Cheetah have a compelling aura of great speed.
Although smaller than the lion and the leopard they still capture the potency characteristic of big cats, allied with the versatility and grace of the smaller cats. They may be clumsy climbers but at full tilt across open ground they are agile and lightning fast! The list of attributes that contribute to this blistering, turbocharged ability is a long one. The cheetah is essentially a cat with a greyhound chassis, non-retractible claws for extra traction, a flexible spine and a long tail that acts as a counter-steering rudder. All this allows them to attain a top speed of anywhere between 100 and 110kph (depending on what you read) and leap a full eight meters in a single stride. This evolutionary arsenal of high-speed skills places the cheetah truly in a league of its own.
The cheetah population over the greater Kruger National Park, however, is estimated to be around two hundred cheetah, which is not a lot in the greater scheme of things. Ever in competition with a high density of larger competitors, this delicately built carnivore often has a hard time holding its own. In order to survive they basically have to run fast, kill fast and eat fast before the commotion of the hunt can draw the attention of a passing competitor. We recently witnessed two cheetahs in action and I was able to snap a few photographs of the sighting:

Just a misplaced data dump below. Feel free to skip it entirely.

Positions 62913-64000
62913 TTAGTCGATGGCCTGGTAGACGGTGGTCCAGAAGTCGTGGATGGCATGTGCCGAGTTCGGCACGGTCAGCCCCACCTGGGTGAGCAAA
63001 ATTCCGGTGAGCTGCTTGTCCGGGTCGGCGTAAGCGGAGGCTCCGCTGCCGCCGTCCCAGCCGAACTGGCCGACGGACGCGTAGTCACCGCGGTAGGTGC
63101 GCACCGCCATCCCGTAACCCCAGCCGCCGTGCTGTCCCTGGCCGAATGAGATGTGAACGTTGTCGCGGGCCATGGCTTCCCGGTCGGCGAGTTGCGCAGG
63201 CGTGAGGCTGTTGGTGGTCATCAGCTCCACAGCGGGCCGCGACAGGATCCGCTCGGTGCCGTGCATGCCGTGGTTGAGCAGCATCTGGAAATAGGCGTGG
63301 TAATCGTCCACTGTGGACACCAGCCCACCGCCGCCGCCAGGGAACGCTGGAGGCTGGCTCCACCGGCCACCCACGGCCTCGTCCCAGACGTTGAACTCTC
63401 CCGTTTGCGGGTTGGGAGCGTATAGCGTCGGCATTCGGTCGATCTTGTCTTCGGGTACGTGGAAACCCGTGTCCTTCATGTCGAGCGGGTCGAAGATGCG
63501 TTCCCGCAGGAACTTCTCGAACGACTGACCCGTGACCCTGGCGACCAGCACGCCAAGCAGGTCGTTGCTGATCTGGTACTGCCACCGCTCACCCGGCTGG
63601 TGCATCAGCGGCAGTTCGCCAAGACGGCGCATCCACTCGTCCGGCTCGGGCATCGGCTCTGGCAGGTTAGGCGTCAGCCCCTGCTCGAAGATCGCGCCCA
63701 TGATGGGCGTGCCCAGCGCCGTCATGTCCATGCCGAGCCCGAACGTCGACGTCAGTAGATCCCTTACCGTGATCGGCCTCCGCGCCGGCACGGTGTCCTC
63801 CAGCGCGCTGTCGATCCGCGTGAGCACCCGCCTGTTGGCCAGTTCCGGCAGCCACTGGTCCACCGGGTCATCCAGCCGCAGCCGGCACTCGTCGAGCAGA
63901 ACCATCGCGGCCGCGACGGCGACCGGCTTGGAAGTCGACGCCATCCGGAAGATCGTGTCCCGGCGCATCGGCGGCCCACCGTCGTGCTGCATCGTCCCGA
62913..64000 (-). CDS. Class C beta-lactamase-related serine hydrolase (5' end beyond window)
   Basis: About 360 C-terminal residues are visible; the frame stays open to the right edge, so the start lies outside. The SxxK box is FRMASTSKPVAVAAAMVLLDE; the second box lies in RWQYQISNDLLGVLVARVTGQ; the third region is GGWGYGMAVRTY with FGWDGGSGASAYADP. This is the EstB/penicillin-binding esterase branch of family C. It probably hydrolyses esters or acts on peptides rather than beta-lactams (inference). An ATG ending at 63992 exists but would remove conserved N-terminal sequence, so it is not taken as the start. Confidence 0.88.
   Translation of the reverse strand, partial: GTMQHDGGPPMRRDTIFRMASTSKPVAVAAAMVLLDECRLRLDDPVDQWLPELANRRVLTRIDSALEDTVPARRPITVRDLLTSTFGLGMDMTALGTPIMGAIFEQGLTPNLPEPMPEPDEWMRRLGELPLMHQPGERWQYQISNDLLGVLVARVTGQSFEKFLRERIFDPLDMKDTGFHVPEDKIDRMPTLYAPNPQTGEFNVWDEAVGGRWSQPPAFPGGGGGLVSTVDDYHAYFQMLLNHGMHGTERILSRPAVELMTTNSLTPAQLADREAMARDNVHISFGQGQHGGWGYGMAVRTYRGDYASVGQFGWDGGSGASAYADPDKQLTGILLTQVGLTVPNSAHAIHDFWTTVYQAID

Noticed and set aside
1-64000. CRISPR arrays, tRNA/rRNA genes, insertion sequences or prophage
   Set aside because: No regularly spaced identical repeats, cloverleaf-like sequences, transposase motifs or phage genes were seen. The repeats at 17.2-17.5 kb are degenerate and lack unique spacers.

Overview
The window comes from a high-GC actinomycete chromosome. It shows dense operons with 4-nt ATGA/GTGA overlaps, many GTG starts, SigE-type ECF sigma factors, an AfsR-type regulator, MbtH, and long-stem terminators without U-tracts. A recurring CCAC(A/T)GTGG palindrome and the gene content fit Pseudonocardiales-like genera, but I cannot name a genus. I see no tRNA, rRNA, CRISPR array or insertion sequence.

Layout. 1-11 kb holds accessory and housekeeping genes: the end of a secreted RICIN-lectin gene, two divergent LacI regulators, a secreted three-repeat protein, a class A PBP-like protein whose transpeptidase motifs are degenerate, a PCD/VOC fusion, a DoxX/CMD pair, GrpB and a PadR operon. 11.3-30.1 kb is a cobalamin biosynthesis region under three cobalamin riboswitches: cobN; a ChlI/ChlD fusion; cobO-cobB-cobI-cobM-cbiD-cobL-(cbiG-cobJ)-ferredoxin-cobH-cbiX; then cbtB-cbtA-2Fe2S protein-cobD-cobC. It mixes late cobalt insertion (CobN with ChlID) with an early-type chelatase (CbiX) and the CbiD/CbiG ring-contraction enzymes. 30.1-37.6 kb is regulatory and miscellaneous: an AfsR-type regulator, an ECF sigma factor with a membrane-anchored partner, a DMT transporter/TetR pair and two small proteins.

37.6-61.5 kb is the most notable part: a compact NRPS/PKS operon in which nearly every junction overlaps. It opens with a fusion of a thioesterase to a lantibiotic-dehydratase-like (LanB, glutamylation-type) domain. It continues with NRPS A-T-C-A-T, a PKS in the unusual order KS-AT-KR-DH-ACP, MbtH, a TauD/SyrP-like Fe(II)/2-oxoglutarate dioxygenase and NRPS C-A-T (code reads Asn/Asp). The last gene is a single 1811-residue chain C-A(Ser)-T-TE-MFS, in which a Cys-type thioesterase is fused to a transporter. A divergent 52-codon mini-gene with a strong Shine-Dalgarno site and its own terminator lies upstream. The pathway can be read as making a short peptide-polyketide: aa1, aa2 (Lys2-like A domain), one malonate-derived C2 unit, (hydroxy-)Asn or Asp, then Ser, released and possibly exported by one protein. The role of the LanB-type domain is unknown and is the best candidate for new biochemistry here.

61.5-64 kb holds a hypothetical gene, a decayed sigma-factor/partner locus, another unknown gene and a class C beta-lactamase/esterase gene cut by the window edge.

Early on a cool Sunday morning we were elated to find two young cheetahs walking down the road towards us. Based on their behaviour they had but one thing on their agenda: food.
The Combretum and Acacia bushveld that covers most of Londolozi is ill-suited to the fleet-footed cheetah but there are patches of grassy Marula-Knobthorn savannah that make for prime hunting habitat. The cheetahs walked through one such clearing in search of prey.
I was unable to get a photo of the actual stalk owing to the Combretum thicket on the edge of the clearing and the fact that it all happened so quickly, but this image captures the last moment of hope for the unfortunate steenbuck antelope; a small animal whose sole survival strategy is to draw as little attention to itself as possible. It even goes so far as to bury its own dung! Note the cheetah’s tail straight up in the air as it reacts to the steenbuck’s quick change in direction.
This image captures the moment of truth.. the steenbuck realizes that the game over.
But one more stride from the steenbuck forces a full stretch from the cheetah…
In the blink of an eye, the cheetah catches its prey! Note the Land Rover in the top right corner. As is so often the case, timing is everything!
With the very real possibility of the hunter becoming the hunted, the female keeps a lookout while the male cheetah kills the steenbuck and muffles any sound of distress which could attract competitors.
The two cheetah walk off with their hard-earned kill. They moved into the shade of a nearby bush before settling down to eat. It was a rare sighting that became etched into the memories of the Londolozi guests lucky enough to see it!